Sunday, May 4, 2014

Groynes, Chines, and Denes

DSC05682 Stitch (1300x645)

April and May are filled with day’s off in Britain: Half-term breaks, bank holidays, commemorative celebrations, Easter.  They all start to run together: I’m still faintly surprised whenever someone reminds me not to make work calls on a holiday – it’s less effort than it used to be to set work aside and relax for the nicer portion of a day (especially if I can get free of VAT Reporting in favor of views to the Isle of Wight).

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And, if you were wondering, a Chine is a steep-sided river valley, a Dene is a wooded valley, and a Groyne is a wall erected to prevent erosion.  All are common features of the Sandbanks – Bournemouth beachfront.

The locals don’t wander down in great numbers until after 2 pm, so there’s good time for a stroll and an ice cream if you arrive by noon.  The beach huts are still mostly unoccupied, although the ones that are open are starting to reveal their individual character and utility as I stop to peer inside.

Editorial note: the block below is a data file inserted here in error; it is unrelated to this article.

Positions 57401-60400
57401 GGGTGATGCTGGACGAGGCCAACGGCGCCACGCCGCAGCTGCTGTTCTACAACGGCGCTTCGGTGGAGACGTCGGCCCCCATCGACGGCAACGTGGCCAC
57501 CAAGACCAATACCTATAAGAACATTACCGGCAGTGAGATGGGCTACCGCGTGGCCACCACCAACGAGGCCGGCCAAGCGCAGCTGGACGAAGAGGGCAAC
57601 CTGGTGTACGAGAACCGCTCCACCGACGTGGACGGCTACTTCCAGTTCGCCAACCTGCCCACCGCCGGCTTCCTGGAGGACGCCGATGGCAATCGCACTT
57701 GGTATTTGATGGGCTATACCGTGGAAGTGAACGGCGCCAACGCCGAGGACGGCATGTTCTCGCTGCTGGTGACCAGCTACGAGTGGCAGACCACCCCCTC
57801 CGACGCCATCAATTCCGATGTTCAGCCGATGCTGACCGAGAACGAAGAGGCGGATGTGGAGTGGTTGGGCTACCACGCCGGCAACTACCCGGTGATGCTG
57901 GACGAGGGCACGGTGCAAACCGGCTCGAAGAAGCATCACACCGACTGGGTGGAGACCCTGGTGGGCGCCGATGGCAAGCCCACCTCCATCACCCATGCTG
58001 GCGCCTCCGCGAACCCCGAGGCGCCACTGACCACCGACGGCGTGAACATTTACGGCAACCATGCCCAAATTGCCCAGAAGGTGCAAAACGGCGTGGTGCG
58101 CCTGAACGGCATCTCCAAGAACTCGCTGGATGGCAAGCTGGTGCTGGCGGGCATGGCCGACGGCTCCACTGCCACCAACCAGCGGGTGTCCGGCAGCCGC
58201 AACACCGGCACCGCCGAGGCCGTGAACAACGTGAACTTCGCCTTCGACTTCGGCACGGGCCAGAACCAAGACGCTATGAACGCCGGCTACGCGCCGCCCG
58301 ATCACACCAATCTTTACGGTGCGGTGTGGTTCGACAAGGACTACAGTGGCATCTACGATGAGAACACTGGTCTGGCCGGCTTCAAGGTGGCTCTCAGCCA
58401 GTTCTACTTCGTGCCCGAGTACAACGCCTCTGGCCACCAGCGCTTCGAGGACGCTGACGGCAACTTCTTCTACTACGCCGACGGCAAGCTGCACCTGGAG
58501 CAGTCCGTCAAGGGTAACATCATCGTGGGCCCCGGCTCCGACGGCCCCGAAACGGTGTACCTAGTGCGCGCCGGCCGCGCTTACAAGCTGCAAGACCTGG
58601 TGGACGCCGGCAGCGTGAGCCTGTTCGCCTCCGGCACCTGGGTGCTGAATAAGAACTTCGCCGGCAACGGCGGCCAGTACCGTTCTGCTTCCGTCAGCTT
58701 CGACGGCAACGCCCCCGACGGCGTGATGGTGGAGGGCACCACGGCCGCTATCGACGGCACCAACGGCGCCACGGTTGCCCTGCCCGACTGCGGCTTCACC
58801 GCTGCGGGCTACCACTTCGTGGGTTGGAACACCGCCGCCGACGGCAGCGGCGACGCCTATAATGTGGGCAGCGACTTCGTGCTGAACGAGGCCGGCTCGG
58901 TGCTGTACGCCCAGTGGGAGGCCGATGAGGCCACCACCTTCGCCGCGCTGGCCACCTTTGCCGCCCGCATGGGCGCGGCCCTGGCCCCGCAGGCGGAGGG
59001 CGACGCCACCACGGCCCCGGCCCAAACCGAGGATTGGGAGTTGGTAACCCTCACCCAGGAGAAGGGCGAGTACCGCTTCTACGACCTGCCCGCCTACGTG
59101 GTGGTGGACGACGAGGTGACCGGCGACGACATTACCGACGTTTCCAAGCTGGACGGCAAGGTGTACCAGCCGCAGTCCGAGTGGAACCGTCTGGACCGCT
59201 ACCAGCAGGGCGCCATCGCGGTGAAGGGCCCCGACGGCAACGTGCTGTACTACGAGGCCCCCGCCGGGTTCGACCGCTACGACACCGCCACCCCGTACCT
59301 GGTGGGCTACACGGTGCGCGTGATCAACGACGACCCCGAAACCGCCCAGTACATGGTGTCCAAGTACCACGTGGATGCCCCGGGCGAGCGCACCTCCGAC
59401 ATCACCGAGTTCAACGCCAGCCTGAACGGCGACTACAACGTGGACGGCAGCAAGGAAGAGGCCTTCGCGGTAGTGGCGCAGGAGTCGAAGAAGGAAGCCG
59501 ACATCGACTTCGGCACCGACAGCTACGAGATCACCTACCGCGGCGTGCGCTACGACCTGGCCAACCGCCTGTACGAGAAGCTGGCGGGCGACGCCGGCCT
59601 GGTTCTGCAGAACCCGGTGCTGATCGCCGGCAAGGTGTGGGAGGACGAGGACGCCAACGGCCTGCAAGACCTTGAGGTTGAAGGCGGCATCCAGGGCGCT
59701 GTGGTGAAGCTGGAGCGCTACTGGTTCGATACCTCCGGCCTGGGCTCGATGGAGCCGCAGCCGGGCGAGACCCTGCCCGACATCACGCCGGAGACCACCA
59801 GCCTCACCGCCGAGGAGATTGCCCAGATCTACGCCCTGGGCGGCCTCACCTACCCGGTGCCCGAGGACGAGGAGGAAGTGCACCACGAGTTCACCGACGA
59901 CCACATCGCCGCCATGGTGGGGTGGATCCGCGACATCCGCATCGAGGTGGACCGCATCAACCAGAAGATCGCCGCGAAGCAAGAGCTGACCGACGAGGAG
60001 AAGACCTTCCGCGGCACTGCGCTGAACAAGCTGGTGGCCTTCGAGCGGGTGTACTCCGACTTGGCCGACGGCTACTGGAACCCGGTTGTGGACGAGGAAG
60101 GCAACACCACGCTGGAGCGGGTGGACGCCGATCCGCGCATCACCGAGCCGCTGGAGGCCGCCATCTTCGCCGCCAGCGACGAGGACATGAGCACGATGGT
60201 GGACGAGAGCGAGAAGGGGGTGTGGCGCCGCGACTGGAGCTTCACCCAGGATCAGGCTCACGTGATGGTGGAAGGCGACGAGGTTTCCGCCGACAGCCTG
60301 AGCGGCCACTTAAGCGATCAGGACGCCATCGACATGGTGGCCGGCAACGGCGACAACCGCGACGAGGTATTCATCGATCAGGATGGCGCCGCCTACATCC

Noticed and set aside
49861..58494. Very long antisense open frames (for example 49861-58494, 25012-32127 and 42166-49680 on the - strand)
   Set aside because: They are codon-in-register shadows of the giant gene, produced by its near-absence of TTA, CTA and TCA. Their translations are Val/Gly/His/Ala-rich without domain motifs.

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DSC05696 (1300x1067)I may still prefer life in the big cliff-top house though, with the panoramic views across the sea.

Lifeguard stations are open, following the California model of a big station with a mustached guard in a red tracksuit and binoculars bigger than wine-bottles.

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TripAdvisor has ranked the 7-mile Bournemouth Beach as ‘best in the UK’ (nearby Swanage is ninth and Weymouth is eighth), and on a perfect warm Sunday, it’s pretty perfect.  A few more restaurants,  a few less cyclists and rules, but there’s not much else that could be improved.

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